See the little flag in the middle of the two highways? That's where we were going.

 Our hosts had their trusty guard poodle in the navigator's seat.

Time to get off the road and get into the sand!!

The only thing we saw along the way to the desert roses were little camel and goat farms, power lines, and camels.

 Eventually the rocky path we were following was taken over by dunes and we had to feel our way to the roses. It was a dusty day. The wind has been blowing for the past few days.

"uh...I think it's thatta way."

A little desert oasis! It's like the movies!!

Finally we reached the roses. This is what the desert roses look like. They are the result of the sand crystallizing from the heat and pressure of the desert. They're really cool looking. Some of them look like UFOs. Others are shiny and flat. Others look exactly like a rose. They're just sitting in the sand in the desert, but if you want to find the really big ones, you have to dig.

She dug for the better part of an hour as any number of the men on our excursion "supervised."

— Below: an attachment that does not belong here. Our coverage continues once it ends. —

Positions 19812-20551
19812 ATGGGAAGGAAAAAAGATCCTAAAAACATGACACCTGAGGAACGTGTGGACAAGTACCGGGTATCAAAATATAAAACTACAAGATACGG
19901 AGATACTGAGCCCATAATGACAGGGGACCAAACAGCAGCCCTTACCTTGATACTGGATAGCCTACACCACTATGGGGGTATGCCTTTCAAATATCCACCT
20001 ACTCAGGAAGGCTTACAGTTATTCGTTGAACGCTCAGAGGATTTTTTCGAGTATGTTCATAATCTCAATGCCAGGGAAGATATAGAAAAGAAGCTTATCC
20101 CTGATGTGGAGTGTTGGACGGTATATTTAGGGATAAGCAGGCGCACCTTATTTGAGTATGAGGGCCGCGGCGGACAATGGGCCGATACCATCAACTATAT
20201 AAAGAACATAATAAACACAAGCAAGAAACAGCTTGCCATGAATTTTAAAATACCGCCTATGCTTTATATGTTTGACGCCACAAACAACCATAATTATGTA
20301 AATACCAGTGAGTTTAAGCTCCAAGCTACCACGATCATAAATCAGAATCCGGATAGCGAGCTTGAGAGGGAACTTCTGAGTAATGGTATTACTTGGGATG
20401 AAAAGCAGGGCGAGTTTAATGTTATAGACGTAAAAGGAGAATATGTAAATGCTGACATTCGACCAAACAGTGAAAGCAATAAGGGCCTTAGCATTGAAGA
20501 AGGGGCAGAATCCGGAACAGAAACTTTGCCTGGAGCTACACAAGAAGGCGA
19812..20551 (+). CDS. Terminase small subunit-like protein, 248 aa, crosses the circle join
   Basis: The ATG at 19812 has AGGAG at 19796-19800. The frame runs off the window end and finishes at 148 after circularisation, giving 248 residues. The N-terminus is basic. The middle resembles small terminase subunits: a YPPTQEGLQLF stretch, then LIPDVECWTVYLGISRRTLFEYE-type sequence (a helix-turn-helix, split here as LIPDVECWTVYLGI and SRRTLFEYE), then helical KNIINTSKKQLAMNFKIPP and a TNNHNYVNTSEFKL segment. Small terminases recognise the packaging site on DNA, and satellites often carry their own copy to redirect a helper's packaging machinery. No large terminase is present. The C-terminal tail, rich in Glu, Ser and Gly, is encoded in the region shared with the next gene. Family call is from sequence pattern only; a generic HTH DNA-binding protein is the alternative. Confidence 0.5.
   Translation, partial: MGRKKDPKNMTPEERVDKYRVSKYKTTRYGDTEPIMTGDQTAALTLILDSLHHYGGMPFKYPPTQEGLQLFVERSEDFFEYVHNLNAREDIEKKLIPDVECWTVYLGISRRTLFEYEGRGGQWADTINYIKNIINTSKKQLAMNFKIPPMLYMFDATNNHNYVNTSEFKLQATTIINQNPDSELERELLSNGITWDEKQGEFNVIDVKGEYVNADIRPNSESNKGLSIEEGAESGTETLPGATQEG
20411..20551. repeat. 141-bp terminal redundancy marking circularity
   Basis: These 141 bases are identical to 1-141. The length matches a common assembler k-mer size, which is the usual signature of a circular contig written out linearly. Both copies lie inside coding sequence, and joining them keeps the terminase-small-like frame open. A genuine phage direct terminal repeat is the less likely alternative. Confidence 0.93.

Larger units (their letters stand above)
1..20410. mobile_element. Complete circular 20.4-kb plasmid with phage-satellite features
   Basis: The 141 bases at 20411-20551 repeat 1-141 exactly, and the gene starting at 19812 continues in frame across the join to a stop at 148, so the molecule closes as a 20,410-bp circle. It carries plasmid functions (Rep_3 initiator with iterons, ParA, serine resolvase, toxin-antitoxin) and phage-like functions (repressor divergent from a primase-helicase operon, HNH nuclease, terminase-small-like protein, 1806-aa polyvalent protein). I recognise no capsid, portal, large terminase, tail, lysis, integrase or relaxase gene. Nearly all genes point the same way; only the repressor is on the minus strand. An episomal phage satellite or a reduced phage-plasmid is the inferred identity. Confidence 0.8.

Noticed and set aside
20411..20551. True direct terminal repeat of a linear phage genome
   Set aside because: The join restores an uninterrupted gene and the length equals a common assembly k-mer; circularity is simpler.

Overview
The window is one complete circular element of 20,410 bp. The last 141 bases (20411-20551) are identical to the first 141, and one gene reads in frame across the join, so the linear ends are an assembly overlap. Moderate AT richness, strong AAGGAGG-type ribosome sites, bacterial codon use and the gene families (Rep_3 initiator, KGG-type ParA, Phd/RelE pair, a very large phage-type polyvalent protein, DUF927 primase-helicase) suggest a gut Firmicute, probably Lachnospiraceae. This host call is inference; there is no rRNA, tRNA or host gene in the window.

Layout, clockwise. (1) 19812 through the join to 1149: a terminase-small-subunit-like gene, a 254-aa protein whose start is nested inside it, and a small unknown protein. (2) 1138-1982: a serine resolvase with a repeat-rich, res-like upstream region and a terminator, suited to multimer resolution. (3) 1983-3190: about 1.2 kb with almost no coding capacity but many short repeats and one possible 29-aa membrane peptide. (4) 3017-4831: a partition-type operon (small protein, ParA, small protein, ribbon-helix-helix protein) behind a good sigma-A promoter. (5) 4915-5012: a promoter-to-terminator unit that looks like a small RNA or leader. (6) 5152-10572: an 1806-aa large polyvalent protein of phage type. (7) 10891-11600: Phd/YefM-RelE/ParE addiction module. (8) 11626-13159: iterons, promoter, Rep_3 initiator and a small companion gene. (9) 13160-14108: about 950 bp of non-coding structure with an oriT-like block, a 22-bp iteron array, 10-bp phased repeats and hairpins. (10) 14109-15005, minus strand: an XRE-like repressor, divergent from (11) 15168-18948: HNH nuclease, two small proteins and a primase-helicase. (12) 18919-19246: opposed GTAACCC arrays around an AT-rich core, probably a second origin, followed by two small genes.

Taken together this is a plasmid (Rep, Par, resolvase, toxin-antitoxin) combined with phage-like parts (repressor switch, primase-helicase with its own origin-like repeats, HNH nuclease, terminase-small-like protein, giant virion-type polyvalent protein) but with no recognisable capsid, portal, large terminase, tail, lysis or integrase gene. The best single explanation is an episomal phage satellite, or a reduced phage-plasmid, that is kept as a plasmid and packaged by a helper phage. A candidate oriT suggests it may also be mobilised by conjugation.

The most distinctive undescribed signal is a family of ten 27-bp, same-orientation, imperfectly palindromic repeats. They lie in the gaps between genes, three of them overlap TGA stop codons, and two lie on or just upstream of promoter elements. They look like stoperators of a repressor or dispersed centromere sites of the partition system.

Eventually the piles of roses started to appear.

I just loved how they looked like weird space rocks or something. Just hangin' out in the desert.

Of course, it wouldn't be a trip into the desert unless somebody got stuck in the sand!!

We had a great time off-roading our way through Saudi Arabia this afternoon. We got a few pretty desert roses that will be great bookends for our house, and we had a fun time meeting some new people.

Vicariously yours,

(Admit it, you totally have Sting's song stuck in your head now!!)

Party on the roof

This weekend, one of our housemates hosted a little get together on our roof. We've had shindigs like this before and it's always been a fun time. Last night, however, we decided to take it to the next level, Saudi style.

On the way to our house there is a gas station that has a rug stand next to it. We purchased a couple rugs, and some "camel saddle" cushions. Phase one was complete.

Then we went by Saco World (think Lowes meets Wal-Mart) and got some tiki torches and a dart board. Phase two, complete.